T-Mobile Adds Customers, Remains Bullish Despite Shaky Economy

T-Mobile continued adding mobile and internet customers in the second quarter and raised its expectations for the full year, an uncharacteristically confident sign in the middle of so much economic uncertainty.

But the company took a loss in the period as a result of continued costs from the Sprint merger, as well as the settlement related to one of its data breaches.

Still, the higher guidance stands in contrast to a shakier economy amid rising prices. T-Mobile CEO Mike Sievert admitted that the company’s “bad debt” of uncollectible payments had risen, though that was in line with expected trends. AT&T noted that some of its subscribers were taking longer to pay their bills, while Verizon continued to suffer subscriber losses.

T-Mobile notably did not raise its plan tier prices in the period, part of a promise it made to the US government to secure its acquisition of Sprint. But it did raise the cost of several small fees, including a slight upcharge in late fees and pricier one-time support fees for adding phone lines when calling T-Mobile’s help lines (there’s no increase for doing it online, however).

T-Mobile said in its second-quarter report Wednesday that it added 1.7 million postpaid net customers, of which 723,000 were postpaid mobile subscribers. These customers who pay their accounts at the end of the month are considered a key metric of success in the industry, as those customers are sources of dependable revenue.

This extends a streak of relatively good quarters for the carrier, which followed growth in postpaid, prepaid and home 5G internet users in the April quarter. T-Mobile said it expects full-year net customer additions to fall to between 6 million and 6.3 million, an increase from its prior guidance of 5.3 million to 5.8 million.

T-Mobile also noted that it had extended its coverage lead. Its low-band 5G network now reaches 320 million Americans, while its faster and wider midband Ultra Capacity 5G now covers 235 million, and the company said it expects to cover 300 million by the end of 2023. By comparison, AT&T plans to cover 100 million people and Verizon plans to reach 175 million people by the end of the year.

“We’re ahead on our coverage rollout on 5G, we’re ahead on our spectrum transition, we’re ahead on our integration goals that we established when we put that plan together,” Neville Ray, T-Mobile president of technology, said during the company’s earnings call Wednesday.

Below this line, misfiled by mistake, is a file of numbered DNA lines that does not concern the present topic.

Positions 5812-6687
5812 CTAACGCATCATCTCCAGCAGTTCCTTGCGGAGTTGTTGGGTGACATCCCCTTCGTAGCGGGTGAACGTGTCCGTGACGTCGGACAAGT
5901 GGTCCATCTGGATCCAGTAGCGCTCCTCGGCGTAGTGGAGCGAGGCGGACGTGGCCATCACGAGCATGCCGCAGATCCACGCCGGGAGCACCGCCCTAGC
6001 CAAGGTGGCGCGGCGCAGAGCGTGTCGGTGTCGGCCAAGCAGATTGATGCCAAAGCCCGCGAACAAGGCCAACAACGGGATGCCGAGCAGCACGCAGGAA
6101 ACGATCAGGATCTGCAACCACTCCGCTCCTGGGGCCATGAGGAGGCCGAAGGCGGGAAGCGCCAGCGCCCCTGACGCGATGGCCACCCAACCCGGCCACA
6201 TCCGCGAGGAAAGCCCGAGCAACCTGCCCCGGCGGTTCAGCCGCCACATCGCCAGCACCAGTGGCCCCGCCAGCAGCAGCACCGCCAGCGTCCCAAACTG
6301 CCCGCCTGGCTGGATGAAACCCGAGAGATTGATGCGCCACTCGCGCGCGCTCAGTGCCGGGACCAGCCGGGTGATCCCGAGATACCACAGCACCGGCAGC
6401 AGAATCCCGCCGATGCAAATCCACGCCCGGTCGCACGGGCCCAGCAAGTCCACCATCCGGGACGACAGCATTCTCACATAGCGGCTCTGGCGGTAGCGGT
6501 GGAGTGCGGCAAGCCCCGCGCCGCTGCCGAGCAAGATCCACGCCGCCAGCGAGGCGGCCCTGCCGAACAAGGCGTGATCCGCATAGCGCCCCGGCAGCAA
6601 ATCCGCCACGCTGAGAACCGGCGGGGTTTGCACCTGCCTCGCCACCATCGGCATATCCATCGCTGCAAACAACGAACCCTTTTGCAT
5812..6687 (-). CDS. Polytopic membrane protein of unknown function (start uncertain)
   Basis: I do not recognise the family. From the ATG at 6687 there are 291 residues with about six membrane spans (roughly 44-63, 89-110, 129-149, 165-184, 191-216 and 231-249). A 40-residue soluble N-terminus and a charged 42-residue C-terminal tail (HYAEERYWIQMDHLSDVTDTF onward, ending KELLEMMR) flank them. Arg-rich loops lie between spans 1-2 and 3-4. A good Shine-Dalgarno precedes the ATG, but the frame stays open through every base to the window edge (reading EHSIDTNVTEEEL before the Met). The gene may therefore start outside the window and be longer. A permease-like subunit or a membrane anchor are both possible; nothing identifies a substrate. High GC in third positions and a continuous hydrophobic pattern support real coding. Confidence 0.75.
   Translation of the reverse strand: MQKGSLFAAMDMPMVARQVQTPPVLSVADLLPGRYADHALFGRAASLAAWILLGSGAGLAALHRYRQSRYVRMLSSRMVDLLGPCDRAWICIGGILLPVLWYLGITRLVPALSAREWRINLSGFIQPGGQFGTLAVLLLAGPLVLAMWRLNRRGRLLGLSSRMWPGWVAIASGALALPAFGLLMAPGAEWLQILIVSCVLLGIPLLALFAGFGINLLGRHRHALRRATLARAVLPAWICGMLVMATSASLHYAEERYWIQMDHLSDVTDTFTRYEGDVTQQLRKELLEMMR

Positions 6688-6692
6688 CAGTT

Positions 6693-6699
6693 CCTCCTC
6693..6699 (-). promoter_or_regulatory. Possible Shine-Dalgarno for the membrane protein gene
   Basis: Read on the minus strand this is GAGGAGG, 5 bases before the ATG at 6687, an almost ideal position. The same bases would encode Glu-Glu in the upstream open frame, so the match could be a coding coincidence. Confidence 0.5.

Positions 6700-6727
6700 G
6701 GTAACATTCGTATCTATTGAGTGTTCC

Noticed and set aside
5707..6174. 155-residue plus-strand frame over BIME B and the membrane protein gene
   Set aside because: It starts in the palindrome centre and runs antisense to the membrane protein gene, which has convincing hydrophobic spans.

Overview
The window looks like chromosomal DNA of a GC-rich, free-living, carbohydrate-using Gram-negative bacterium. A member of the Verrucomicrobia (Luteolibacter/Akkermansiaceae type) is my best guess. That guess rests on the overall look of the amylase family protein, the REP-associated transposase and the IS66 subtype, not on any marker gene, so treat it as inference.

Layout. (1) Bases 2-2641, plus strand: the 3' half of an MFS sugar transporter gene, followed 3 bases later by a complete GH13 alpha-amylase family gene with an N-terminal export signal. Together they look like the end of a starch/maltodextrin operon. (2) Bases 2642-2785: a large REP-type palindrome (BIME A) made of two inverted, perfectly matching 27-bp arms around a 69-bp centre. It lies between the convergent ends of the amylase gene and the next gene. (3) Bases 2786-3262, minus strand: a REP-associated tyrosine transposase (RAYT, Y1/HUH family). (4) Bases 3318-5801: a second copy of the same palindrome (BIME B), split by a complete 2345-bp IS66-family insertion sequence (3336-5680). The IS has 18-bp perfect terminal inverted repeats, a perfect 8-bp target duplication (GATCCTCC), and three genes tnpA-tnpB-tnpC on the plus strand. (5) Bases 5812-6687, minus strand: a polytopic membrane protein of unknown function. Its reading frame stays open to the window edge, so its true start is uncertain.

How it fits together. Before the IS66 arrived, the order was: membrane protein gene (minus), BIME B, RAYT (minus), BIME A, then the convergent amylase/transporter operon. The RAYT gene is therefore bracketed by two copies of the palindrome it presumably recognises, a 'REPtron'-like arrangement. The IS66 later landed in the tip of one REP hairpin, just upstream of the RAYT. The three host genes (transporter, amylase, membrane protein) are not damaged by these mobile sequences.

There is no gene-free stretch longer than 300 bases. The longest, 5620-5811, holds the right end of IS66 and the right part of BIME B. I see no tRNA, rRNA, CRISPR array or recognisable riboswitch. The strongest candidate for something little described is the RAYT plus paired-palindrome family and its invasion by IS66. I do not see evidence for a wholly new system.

The second quarter results for T-Mobile were more positive than those for AT&T, which reported last week it had added 813,000 net postpaid subscribers but offered more commentary on the economic environment. Verizon had the least second favorable quarter as it lost mobile customers.

T-Mobile has a lead on 5G network coverage over its competitors, but that could shrink as Verizon and AT&T are expected to turn on more of their 5G midband by the end of the year. Those networks will expand even farther by December 2023 as those carriers secure licenses to more spectrum, though Verizon just turned on more of its midband 5G service over a year ahead of schedule. AT&T also reported that it’s ahead of schedule in building out midband 5G.

T-Mobile is still growing its 5G coverage, reallocating spectrum from Sprint’s legacy network and spending $3 billion on 3.45GHz midband spectrum in an FCC auction in January, where AT&T spent $9 billion for a larger chunk of 3.45GHz spectrum. That’s on top of the combined $81 billion bid in the C-band auction that ended in February 2021, in which Verizon bid $45 billion, AT&T bid $23 billion, and T-Mobile bid $9 billion.

The FCC will start a new auction this Friday, July 29, for sections of 2.5GHz spectrum, which is the range of 5G that the carrier already uses for its network. T-Mobile would use the new spectrum to fill geographic holes in its network, and the FCC has reportedly set auction conditions to be favorable to T-Mobile over protests from other carriers, according to Fierce Wireless.

T-Mobile has shuttered two-thirds of Sprint’s legacy network, which carries 1% of the company’s mobile traffic, and is on track to shut it down completely by the end of the third quarter. Legacy Sprint customers are being converted to T-Mobile plans and devices, and billing migration should last into the middle of next year.

T-Mobile added 560,000 high-speed internet customers, more than five times the 95,000 subscribers it added a year ago, as its 5G Home service takes off. This is a growth area for Verizon as well, which added 256,000 more net subscribers to its home 5G in the second quarter, a 50% increase in the first quarter.

In the second quarter, T-Mobile posted $19.7 billion in revenue, and with expenditures taken into account, resulting in a net loss of $108 million overall. This is down from the $19.9 billion in revenue and $978 million in net income during the same period last year.

The carrier’s $108 million in lost net income amounts to a loss of 9 cents in earnings per share, which was below expectations of 28 cents in earnings per share on Yahoo, and far below the 78 cents in earnings per share from the same period in 2021 .

Shares of T-Mobile stock were up 4% in early trading Wednesday.

Correction, July 28: T-Mobile added 1.7 million accounts that were specifically postpaid accounts. The carrier expects to cover 300 million Americans by 2023.

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